Resurrection: What We Believe and Why It Matters


Dear friends,

Melkam Fasika – Happy Easter! Yesterday we celebrated Christ’s resurrection in Ethiopia following the Orthodox tradition. This week I take a look at what Christians actually believe about the resurrection and why it matters for us today. I pray your week is full of fresh hope, peace, and joy.


Easter is the special holiday when Christians celebrate the resurrection of Jesus after he was executed outside Jerusalem. What do Christians believe about the resurrection and why does it matter for us today?

What We Believe

Peter explained the meaning of Jesus’s resurrection to a crowd in Jerusalem soon after this extraordinary event: “You, with the help of wicked men, put Jesus to death by nailing him to the cross. But God raised him from the dead, freeing him from the agony of death, because it was impossible for death to keep its hold on him” (Acts 2:23-24).

The Christian belief in resurrection is threefold.

First, God miraculously raised Jesus from the dead – never to die again. Jesus killed death and broke through its “hold” with “the power of an indestructible life” (Hebrews 7:16).

Second, Jesus has opened the way of everlasting life for the rest of us. Paul, a religious terrorist converted after he met the resurrected Jesus, said it like this: “Christ has indeed been raised from the dead, the first-fruits of those who have fallen asleep [died]… in Christ all will be made alive” (1 Corinthians 15:20-22).

So, third, we have ultimate hope, now and in the future. John spelled out the implications of the resurrection like this: “He will wipe every tear from their eyes. There will be no more death or mourning or crying or pain, for the old order of things has passed away” (Revelation 21:4).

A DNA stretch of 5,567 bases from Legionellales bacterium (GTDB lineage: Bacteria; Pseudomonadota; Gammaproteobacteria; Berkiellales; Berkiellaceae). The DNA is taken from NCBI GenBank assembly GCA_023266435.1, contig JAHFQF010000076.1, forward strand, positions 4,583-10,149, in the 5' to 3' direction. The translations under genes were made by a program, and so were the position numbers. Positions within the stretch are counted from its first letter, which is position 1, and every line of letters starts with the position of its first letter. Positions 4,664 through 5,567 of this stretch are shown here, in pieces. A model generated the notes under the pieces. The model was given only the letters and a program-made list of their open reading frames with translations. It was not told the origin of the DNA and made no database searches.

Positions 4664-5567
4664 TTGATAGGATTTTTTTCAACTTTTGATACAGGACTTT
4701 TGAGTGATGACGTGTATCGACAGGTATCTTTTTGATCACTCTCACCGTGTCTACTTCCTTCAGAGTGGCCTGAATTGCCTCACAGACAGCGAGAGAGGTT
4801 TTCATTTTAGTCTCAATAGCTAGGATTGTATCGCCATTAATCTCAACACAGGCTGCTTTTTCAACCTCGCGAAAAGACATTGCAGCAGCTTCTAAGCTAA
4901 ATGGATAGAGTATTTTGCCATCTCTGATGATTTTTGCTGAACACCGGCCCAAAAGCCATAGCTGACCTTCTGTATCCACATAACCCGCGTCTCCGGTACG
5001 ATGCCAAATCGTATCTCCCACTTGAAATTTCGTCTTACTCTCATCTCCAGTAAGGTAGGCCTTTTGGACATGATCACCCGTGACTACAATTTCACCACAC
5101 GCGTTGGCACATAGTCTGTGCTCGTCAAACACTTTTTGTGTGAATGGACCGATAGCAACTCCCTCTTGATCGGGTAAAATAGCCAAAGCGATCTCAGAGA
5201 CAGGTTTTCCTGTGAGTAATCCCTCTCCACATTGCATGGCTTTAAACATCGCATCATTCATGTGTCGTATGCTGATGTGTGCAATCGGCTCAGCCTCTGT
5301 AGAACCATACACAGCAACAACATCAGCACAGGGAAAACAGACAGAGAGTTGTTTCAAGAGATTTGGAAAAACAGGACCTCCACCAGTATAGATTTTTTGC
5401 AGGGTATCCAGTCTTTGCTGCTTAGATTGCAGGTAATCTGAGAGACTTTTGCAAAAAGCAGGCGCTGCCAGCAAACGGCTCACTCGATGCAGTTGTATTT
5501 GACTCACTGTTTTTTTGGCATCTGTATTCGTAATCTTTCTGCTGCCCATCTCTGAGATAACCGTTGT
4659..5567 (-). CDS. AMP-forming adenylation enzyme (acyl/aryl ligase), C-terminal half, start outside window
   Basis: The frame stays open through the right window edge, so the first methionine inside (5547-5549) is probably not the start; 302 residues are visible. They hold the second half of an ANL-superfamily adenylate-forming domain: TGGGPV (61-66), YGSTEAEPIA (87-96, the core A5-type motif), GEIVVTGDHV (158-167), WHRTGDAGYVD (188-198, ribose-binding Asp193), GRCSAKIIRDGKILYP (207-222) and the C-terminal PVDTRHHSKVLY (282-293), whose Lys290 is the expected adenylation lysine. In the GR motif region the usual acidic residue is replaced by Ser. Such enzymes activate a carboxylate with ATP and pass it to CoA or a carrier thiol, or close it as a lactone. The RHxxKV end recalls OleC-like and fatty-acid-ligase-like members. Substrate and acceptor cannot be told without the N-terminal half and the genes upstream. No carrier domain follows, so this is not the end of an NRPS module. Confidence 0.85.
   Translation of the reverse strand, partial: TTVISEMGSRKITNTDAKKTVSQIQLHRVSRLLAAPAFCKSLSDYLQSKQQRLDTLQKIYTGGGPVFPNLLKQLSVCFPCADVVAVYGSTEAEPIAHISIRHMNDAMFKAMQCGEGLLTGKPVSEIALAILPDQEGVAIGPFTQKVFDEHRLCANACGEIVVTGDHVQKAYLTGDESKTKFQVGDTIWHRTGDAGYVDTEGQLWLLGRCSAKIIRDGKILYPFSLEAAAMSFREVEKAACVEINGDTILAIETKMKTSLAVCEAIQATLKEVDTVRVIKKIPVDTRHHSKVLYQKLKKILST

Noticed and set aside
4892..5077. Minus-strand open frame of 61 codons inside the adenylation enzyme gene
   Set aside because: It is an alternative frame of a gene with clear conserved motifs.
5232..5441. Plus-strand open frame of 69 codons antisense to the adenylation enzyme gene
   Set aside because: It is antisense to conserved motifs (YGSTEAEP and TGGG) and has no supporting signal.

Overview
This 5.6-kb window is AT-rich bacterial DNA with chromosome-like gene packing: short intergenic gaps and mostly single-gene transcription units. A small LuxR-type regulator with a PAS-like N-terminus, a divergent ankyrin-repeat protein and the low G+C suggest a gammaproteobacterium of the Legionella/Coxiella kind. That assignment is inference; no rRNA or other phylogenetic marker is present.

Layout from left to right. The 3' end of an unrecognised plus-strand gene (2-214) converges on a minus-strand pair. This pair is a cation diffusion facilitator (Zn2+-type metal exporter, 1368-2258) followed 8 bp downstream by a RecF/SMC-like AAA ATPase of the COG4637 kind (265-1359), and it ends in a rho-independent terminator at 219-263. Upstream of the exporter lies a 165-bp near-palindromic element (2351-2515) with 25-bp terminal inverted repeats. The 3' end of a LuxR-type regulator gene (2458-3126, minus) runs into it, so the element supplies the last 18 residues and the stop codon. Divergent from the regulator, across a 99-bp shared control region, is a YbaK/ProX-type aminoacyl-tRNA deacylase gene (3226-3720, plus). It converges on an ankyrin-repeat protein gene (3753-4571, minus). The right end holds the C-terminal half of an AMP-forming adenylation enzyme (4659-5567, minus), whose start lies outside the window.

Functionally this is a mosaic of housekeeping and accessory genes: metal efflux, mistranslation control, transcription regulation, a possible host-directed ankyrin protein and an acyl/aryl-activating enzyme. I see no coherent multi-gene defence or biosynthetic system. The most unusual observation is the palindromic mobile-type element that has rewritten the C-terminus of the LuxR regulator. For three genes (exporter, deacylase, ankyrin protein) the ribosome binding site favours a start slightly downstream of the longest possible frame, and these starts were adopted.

Why It Matters

Resurrection isn’t a spiritual fantasy for silly believers. Resurrection is necessary to sustain three beliefs that many people, including many nonreligious people, hold dear and consider extremely important for human flourishing

First, life is stronger than death, and hope is real.

Without the resurrection, the fate of our universe is annihilation. Scientists project that the sun will burn out, life will perish, and the world as we know it will be consumed in a black hole. We can console ourselves by saying that this will only happen far in the future. But two people die every second, and death is the fate of every human being.

But the resurrection says that even if the universe explodes or individuals die, life is precious and stronger than death. The limits of human power and natural reality do not define God’s power to resurrect and give new life to creation and people. With the resurrection, hope is defiant and unflinching in the face of death and destruction.

Second, justice has the final word over injustice, and victims will be restored to new life.

Without the resurrection, injustice is final. The killer is omnipotent. The rapist is the end of the story. The torturer is absolute.